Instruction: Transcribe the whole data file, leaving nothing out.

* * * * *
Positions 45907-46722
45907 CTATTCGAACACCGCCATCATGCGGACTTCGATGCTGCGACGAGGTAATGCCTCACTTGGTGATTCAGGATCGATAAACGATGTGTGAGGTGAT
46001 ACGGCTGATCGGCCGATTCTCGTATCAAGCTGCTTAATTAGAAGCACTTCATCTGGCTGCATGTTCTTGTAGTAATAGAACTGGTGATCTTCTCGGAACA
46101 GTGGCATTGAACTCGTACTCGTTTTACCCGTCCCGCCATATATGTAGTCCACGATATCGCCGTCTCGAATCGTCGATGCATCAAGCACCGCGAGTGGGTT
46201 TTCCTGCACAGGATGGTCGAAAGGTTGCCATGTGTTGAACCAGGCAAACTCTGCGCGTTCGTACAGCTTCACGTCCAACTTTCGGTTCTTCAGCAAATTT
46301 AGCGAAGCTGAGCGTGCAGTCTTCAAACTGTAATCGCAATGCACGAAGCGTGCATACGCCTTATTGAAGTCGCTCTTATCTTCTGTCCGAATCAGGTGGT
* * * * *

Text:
Positions 45907-46722
45907 CTATTCGAACACCGCCATCATGCGGACTTCGATGCTGCGACGAGGTAATGCCTCACTTGGTGATTCAGGATCGATAAACGATGTGTGAGGTGAT
46001 ACGGCTGATCGGCCGATTCTCGTATCAAGCTGCTTAATTAGAAGCACTTCATCTGGCTGCATGTTCTTGTAGTAATAGAACTGGTGATCTTCTCGGAACA
46101 GTGGCATTGAACTCGTACTCGTTTTACCCGTCCCGCCATATATGTAGTCCACGATATCGCCGTCTCGAATCGTCGATGCATCAAGCACCGCGAGTGGGTT
46201 TTCCTGCACAGGATGGTCGAAAGGTTGCCATGTGTTGAACCAGGCAAACTCTGCGCGTTCGTACAGCTTCACGTCCAACTTTCGGTTCTTCAGCAAATTT
46301 AGCGAAGCTGAGCGTGCAGTCTTCAAACTGTAATCGCAATGCACGAAGCGTGCATACGCCTTATTGAAGTCGCTCTTATCTTCTGTCCGAATCAGGTGGT